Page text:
Photographer and adventurer Ruthie Petzold, Detroit’s Amelia Earhart, overcomes setbacks and sees the world

Ruth Petzold swims with a wild green seat turtle off Molasses Reef, NOAA Marine Sanctuary, Key Largo.

Ruthie Petzold, underwater photographer, is one of the most talented and resilient people I know.

Born in Grosse Pointe, MI, in “the last century” (1942), Ruthie received her first camera, a Brownie Hawkeye, at 7.  “Instant love,” she says.  “I spent all my allowance on film and processing.”

Ruthie’s parents instilled in their children “the self-confidence to do whatever we wanted and to be the best at it.”  The  family spent summers in Rye Beach, NH.  Ruthie’s mom insisted Ruthie, her two sisters and brother learn to swim.  At 2½, Ruthie was the youngest child to swim across the pool without water wings.  She earned her Red Fish badge.  When her mom sewed the badge to her bathing suit, that became the only suit she’d wear.  Guided by a “fabulous” swimming coach, Charlie Adams, Ruthie became the New Hampshire state swimming and diving board champion at 12.  She was “fascinated” by the sea stars and snails in Atlantic tidal pools.  She also loved horses and became hunter/jumper club champion.

A car crash changed the life of this athletic whirlwind.

In 1958, Ruthie was a student at Sacred Heart boarding school in Conn.  Family friends picked her up for a ski weekend in Vermont.  In a blinding snowstorm, the car in which Ruthie rode  crashed into a snowplow.  Ruthie was thrown from the back seat into the front window.  Due to the storm, the doctor who was called couldn’t drive.  He hiked five miles to the accident scene.  Ruthie’s sister, Anna, also injured, recalled an attendant with Elvis sideburns saying of herself, “No point in rushing.  She’s lost so much blood she won’t make it.”

Both sisters survived.  Ruthie suffered compound fractures of her tibia and fibula.  She spent the next year in a full leg cast, with a plate and screws holding her leg together.  A doctor told her father she’d never walk again.  Ruthie was determined to prove him wrong.  She’d seen a film in which an injured horse, slated to be put down, was instead run in sand to strengthen his broken leg.  Though Ruthie’s ankle was destroyed, she walked in sand every chance she could.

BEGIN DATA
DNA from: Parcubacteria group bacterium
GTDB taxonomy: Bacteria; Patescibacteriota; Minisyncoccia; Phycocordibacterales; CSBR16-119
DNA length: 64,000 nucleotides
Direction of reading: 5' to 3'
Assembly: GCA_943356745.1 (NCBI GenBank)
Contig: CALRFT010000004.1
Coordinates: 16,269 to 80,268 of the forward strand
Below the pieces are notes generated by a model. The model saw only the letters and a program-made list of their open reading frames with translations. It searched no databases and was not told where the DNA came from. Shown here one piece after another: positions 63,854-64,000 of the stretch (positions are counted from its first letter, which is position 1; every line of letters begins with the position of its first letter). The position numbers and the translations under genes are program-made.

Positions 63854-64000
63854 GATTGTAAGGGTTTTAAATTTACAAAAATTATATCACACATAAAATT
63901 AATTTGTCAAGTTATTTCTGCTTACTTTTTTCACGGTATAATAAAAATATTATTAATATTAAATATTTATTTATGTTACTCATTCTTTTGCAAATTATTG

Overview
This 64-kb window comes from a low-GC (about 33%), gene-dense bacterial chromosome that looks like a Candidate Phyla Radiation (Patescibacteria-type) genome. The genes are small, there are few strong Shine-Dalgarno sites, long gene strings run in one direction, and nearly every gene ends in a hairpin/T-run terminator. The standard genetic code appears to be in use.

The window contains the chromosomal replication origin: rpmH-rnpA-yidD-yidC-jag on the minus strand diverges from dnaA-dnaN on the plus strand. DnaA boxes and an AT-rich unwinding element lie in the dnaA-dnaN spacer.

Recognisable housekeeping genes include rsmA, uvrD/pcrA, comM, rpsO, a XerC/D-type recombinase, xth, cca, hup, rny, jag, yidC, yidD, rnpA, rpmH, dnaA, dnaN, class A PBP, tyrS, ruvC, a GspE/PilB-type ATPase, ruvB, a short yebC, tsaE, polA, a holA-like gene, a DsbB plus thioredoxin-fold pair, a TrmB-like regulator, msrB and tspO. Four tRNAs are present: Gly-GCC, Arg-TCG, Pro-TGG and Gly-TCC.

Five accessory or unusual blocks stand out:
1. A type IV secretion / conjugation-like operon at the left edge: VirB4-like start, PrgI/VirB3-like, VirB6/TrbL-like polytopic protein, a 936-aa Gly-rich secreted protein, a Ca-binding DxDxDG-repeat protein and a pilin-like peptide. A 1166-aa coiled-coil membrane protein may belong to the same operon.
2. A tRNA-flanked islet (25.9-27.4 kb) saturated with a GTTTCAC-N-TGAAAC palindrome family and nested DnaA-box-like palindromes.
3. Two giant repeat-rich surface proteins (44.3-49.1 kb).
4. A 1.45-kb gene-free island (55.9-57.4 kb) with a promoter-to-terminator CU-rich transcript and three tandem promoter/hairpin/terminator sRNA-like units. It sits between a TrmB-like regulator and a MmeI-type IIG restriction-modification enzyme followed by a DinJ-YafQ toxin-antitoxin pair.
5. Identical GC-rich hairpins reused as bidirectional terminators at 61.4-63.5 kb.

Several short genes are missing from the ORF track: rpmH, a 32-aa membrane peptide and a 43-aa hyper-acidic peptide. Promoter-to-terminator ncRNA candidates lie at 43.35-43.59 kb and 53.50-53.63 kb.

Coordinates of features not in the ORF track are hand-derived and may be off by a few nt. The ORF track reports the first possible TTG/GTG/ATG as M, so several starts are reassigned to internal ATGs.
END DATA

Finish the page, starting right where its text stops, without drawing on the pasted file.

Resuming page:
Did she ever lament: Why me?

“Never.  Everybody deals with something. I just decided to keep doing what I loved.”  That included skiing, tennis and biking.  Eight years later, a skiing accident in VT resulted in a comminuted, compound ankle fracture.  Viewing her Xray, the doctor at Sugarbush stopped counting breaks at 20. Ruthie was wheeled into a phone booth to call her mom, person to person, long distance. “I have a little problem,” she said.

Ruthie being Ruthie, she was back to playing tennis as soon as she could.  In 1968, a screw came loose in her ankle and “felt like a knife in my foot.”  Heading into surgery, she asked her doctor to save the plate in her leg.  Years later, she had an artist sculpt that plate into a decorative palm tree.

“I’ve had a leg issue since I was 16,” she says.  “I’ve tried not to let it stop me.”  Sipping  her second glass of Chardonnay, she says, “I have a hollow leg now.”

Unable to ski any longer, Ruthie became certified in scuba diving.  Whenever she visited her parents in Palm Beach, she dove “all day long” with garage mechanics and Navy frog men.  There were few other women diving at the time.  She planned to run her own chartered trip, but the boat sank.

Meanwhile, family friends had begun hiring her to photograph weddings for Detroit brand name (i.e. automotive) families.  She became a successful portrait, event and fine art  photographer.

Earning her pilot’s license, Ruthie teamed up with friend Elaine Harrison.  In 1978, the twosome boarded Elaine’s single engine Cessna 206 for a madcap adventure of 10,000 miles through Central  and South America.

On their first stop in Mexico, they buzzed a grass landing strip “to alert the dude with goggles and an ascot who was jogging down the runway.” They landed only be surrounded by Mexicans holding machine guns.” A white-haired gentleman greeted them, promising that his men would protect their plane.  The men stood on each other’s shoulders to refuel the plane, bucket by bucket.

In Saiche, Guatemala, the site of old carved stone ruins, they stayed in a “falling down” inn along with a French spelunking team.  When power was turned off at 9pm, they drank warm beer with the spelunkers.